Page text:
A contractor can be disciplined for, according to
A.R.S. § 32-1154(A)(20)
“having a person named on the license who is or was named on any other license in this state or in another state that is under suspension or revocation for any act or omission that occurs while the person is or was named on the license.”
Why that is bad: If someone serves as the QP on their “buddy’s” license, while simultaneously being the QP for their own company, their own company could be disciplined because of the discipline imposed on the other license.
Additionally, unresolved discipline from a previous license can prevent the QP from obtaining a new license.
A.R.S. § 32-1122
(C) requires that each person named on a license:
“must be of good character and reputation. Lack of good character and reputation may be established by showing that … the person was named on a license that was suspended or revoked in this state or another state.”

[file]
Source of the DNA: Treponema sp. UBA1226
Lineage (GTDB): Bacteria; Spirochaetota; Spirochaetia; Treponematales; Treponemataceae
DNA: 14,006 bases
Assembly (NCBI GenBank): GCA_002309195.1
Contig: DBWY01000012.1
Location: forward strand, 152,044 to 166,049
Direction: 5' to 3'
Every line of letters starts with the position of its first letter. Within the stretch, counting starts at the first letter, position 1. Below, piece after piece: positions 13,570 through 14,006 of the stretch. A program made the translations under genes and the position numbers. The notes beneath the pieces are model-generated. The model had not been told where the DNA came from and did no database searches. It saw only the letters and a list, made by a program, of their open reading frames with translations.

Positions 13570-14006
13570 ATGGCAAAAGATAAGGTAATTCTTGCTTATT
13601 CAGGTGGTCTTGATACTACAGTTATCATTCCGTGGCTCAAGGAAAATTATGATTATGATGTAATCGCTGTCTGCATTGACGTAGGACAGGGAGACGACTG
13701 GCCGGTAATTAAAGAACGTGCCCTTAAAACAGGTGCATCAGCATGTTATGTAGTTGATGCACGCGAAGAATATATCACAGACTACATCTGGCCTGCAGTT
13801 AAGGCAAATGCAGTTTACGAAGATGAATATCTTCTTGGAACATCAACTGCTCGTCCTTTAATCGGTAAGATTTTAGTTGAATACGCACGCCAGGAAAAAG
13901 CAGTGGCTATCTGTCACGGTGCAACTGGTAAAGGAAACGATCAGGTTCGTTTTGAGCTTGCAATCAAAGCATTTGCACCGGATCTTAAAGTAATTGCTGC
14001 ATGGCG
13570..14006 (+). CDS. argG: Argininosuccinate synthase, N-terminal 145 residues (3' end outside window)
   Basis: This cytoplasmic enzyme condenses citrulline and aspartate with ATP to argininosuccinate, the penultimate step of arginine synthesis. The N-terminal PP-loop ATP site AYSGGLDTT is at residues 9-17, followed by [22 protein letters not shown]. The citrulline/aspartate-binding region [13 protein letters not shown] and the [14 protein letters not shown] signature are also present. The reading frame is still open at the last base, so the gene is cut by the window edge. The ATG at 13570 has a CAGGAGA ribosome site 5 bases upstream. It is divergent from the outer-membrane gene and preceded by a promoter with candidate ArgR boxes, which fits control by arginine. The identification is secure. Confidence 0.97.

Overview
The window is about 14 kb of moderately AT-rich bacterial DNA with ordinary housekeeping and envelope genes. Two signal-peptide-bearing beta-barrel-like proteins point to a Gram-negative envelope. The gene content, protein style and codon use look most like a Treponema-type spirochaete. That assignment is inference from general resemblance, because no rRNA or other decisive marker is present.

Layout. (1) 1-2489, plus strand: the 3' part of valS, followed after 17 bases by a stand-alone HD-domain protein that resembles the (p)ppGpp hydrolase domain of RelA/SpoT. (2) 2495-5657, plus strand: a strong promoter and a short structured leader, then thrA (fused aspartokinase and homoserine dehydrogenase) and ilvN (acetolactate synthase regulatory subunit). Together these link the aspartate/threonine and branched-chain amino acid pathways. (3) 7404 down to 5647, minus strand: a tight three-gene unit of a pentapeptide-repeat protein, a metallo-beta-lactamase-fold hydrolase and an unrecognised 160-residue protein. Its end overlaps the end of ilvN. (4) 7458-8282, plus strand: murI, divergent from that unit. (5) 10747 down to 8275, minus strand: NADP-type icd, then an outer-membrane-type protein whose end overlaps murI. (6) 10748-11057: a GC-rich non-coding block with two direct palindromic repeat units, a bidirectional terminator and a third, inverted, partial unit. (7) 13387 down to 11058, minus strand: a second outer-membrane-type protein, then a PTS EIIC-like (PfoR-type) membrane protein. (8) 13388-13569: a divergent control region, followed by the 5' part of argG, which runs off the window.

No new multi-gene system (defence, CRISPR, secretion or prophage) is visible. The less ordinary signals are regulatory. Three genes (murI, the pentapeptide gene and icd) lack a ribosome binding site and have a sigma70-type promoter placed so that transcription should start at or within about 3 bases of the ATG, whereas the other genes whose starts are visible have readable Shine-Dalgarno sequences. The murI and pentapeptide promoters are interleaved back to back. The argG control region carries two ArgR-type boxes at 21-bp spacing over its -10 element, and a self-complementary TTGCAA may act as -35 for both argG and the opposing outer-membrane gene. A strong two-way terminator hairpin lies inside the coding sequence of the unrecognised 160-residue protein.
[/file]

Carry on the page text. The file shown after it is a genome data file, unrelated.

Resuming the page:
Even if the discipline occurred years prior, it can still prevent a new license from being issued.
If, after weighing the risks and rewards, you are still inclined to serve as QP for another contractor’s license, these steps can reduce your risk of administrative liability:
Before becoming the qualifying party, perform due diligence on the licensee. If the company has a disciplinary history, proceed with caution.
Don’t be a “silent” QP. Do your job, and appropriately supervise the licensee.
If, in your supervision, you detect conduct or workmanship that heightens the risk of discipline to the license, disassociate yourself promptly and officially.
. Because complaining parties have two years to pursue discipline against a contractor’s license, a
QP may be responsible for up to two years
after disassociation. If you disassociate, you will not receive notices of complaints filed against the license; consequently, you could be affected without knowing about it until you apply for a new license or renewal.